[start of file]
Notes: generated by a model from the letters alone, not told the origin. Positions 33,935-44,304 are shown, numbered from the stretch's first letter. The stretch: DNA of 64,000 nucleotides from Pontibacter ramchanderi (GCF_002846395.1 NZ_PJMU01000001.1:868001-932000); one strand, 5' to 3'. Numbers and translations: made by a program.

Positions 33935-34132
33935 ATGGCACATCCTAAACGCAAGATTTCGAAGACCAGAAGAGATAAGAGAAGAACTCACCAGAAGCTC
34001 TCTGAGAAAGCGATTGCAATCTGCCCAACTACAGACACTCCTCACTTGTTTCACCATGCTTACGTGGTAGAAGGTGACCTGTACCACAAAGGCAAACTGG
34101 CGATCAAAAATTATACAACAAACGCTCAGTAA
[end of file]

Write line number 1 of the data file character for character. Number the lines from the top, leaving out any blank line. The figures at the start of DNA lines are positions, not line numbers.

Notes: generated by a model from the letters alone, not told the origin. Positions 33,935-44,304 are shown, numbered from the stretch's first letter. The stretch: DNA of 64,000 nucleotides from Pontibacter ramchanderi (GCF_002846395.1 NZ_PJMU01000001.1:868001-932000); one strand, 5' to 3'. Numbers and translations: made by a program.